10 Reasons Why You Can’t Live Without A Particle Accelerator

Physicists use particle accelerators to answer questions of fundamental physics—how our universe was created, why objects have mass, and so on. Accelerators are huge—Fermilab’s Tevatron, near Chicago, is four miles in circumference, while the Large Hadron Collider in Geneva is more than four times that size—and extremely expensive. In some ways, they’re the epitome of the pure research instrument. But if you think these machines have no use outside of research, you’re in for a surprise.

Particle accelerators have been winding their way out of research labs and into industry for decades, and new applications continue to be dreamt up. When federal money for fundamental research dwindled, scientists started to invent new funding methods. Robert Kephart, director of the Illinois Accelerator Research Center (IARC) at Fermilab, partnered with the Illinois State Department of Commerce and Economic Opportunity to fund science research and applied applications of accelerators. In its 2009 capital bill, the state allocated $20 million toward research at Fermilab, which will be raised the same way states raise money to build roads and bridges—by selling state bonds.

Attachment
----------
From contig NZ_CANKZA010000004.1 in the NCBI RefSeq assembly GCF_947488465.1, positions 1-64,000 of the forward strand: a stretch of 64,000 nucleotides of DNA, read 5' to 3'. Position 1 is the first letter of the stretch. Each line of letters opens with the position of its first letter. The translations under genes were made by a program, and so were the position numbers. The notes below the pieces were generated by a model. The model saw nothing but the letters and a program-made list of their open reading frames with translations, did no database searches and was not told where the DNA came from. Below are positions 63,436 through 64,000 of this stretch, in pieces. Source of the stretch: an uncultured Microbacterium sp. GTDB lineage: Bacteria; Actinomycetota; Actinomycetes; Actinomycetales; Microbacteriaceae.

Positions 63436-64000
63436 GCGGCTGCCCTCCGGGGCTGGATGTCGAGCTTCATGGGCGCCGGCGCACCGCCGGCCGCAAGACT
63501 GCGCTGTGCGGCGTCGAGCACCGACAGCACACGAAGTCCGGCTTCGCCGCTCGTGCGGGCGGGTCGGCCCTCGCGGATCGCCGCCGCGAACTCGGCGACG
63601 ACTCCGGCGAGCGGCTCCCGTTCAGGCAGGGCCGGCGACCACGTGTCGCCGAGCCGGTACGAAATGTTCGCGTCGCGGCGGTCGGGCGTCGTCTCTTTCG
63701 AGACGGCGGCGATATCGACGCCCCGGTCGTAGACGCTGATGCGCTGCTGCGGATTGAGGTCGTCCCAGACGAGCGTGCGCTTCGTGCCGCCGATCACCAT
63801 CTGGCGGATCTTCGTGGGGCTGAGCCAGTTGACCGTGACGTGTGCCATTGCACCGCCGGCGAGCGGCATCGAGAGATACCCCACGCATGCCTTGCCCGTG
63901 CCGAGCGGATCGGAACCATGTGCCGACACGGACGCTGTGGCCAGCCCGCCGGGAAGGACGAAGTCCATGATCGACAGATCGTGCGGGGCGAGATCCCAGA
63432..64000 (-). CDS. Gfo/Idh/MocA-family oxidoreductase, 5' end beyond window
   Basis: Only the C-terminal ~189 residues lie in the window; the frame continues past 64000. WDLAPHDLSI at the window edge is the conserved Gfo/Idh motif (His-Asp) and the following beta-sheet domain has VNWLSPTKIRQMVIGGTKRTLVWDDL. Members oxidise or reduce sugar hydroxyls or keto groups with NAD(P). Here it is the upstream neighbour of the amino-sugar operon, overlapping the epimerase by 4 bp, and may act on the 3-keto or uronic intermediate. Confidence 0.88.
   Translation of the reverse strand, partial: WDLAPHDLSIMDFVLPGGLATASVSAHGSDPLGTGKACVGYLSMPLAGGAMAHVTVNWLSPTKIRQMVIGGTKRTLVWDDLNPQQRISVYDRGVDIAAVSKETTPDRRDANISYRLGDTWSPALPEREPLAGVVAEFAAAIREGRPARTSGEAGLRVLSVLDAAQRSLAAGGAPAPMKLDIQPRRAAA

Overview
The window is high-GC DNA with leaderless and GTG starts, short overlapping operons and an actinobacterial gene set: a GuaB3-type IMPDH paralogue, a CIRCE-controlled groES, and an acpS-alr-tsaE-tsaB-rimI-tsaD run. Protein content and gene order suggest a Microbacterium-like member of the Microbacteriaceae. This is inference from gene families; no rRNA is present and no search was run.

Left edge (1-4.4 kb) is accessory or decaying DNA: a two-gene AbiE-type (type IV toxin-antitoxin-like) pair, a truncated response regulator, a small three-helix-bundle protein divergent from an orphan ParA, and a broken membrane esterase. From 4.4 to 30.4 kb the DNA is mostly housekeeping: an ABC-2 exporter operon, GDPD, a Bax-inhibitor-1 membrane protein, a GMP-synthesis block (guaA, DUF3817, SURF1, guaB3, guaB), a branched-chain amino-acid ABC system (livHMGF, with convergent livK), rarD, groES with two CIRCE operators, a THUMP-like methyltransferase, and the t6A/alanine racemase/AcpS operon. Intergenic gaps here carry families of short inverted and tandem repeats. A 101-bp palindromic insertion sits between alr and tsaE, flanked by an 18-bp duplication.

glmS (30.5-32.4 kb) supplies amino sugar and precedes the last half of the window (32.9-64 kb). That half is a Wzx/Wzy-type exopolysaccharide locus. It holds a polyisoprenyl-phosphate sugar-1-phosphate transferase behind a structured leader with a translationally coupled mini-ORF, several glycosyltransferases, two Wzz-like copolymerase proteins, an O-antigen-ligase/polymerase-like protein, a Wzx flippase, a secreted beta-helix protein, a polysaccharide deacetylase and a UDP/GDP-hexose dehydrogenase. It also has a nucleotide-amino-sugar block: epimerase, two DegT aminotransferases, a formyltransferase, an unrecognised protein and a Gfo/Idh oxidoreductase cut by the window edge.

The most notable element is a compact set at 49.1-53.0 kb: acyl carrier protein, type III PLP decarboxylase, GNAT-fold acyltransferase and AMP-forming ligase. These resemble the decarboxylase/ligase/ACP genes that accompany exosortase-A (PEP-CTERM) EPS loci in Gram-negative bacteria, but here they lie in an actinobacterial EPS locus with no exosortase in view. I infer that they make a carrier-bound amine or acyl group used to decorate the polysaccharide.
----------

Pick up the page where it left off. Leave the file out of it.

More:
Here are 10 applications of accelerators you

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